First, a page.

Heather's Thairy

Heather's journey to Bangkok, Thailand: a year of adventure!

Sunday, April 22, 2007

Koh Chang

We got a week off for the Songkran holiday, and Stephanie and I decided that it would be a good time to try and see some more of Thailand. Our initial plan had been to take a train or bus to Sukhothai, where there are extensive ruins, but when we got around to trying to book transportation we found that everything had filled up and we weren't able to make it out there. We spent that weekend in Bangkok and still managed to get to Koh Chang for six nights.
Koh Chang is Thailand's second largest island, located in the East. Despite its size it is not very populous and has not been overdeveloped. It is about a five and a half hour bus ride to Trat and then a half hour ferry to get to the island, and after a slight hiccup where I had to visit the hospital we found ourselves on Koh Chang, headed to White Sands beach.

White Sands is the most touristy beach on the island, and it is also the longest beach there. Our first night we stayed at a rather dingy place which we promptly left in the morning after discovering that the water ran brown. It was fine for one night but eventually we would need to shower, so we found another (much nicer) place up the road.

The beach, though sometimes crowded, was peaceful and clean and a great place to watch the sunset. I spent many hours lying on the beach reading...we also enjoyed some fantastic dinners there (superb barbecue!) and the water was nice and clear for swimming.
Stephanie signed up for the three-day PADI open water dive certification course, and I joined her on the second day for some snorkeling. We were told that it was underwater cleanup day, which we weren't really informed about until it actually occurred. Koh Chang organizes an underwater cleanup date periodically (this was the third such date) where dive centers from around the island get together and dive for garbage around the island and the national marine park. This sounds like a wonderful idea, and in theory, it is.

In practice, I was a little less enthusiastic about the whole procedure. First, we drove out on the boat for about three hours to get to our designated clean up site. Trying not to think about the gas usage, I stayed aboard the boat at first while most of the others got into their gear and dove down for trash. Soon people began surfacing with armloads of garbage, mostly abandoned or lost fishing equipment. There were about 8 other people on the boat with me, all wearing staff shirts, but none of them did anything at first so I went over and hauled the garbage onto the boat. I was looked at as if I was crazy when I asked what to do with the stuff; turns out that I was meant to simply throw it on the deck. I complied, and then noticed that much of what was being brought up was covered in sea creatures. I asked if we shouldn't perhaps be more careful about what we were pulling out of the ocean, and was again treated like a mental patient. I began to throw little animals back into the water, disgusted by this point...the final straw was when one "staff member" dangled a sea slug in my face and asked "Do you want to eat it?"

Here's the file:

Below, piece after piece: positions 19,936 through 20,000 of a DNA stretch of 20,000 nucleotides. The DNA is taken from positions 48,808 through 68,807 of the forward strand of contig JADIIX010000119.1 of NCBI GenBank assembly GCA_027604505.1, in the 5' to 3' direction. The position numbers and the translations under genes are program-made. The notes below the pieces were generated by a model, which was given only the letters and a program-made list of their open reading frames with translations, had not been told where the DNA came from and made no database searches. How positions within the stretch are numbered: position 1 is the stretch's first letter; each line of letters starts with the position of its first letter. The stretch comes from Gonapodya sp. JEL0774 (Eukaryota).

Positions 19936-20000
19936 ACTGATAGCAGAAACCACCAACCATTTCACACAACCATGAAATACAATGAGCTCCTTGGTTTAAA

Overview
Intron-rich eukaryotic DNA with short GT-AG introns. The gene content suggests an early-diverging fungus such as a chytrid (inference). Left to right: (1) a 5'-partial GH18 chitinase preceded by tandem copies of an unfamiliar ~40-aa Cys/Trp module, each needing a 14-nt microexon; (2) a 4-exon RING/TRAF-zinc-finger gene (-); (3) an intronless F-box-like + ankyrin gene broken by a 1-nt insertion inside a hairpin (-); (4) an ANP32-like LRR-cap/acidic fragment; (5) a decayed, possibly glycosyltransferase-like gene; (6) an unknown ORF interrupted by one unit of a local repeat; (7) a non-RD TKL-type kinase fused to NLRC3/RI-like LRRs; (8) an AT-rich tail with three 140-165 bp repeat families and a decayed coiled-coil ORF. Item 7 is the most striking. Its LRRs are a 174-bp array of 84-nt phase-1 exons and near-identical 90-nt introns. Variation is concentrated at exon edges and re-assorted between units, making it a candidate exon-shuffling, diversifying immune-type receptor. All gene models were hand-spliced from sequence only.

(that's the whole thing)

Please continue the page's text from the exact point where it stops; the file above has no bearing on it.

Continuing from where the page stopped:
No, I do not want to eat the sea slug that has been unceremoniously uprooted from its underwater home by this haphazard "cleanup".
I donned my snorkel gear and left the boat with the intent of scouring the shore for uninhabited waste. The snorkeling was excellent; no garbage in sight. I returned to the boat about a half hour later with one piece of garbage (animal-free) to more stares and stunned silence.

Ignoring the people on deck, I went upstairs to change and discovered that three of the "staff" had collected large pieces of live coral as souvenirs.
Later, the entire crew of about 40 people enjoyed a lunch from styrofoam containers.
We then drove the three hours back, the divers toasting a victory of about a half deck-load of garbage collected.

Now, I hate to be so negative about the whole thing, but it seems to me that the whole thing was just ever so slightly hypocritical.
My time spent on White Sands, besides the clean-up fiasco, was quite relaxing and nice, though, and for our last night we decided to head to another of Koh Chang's many beaches. Our intent was to visit Lonely Beach, having heard many recommendations of its views and vibe. When we arrived, though, we decided that we weren't interested in staying in the party area and continued on to Bailan.
I'm really glad that we did: though Bailan is not a sandy beach (it was rocky and the tide goes very far out, exposing pointy plants and more rocks), the guesthouse we stayed at was brand new and gorgeous and had the most wonderful staff I've met to date. It was so isolated, peaceful and relaxing and was the perfect end to our trip.

Until next time,


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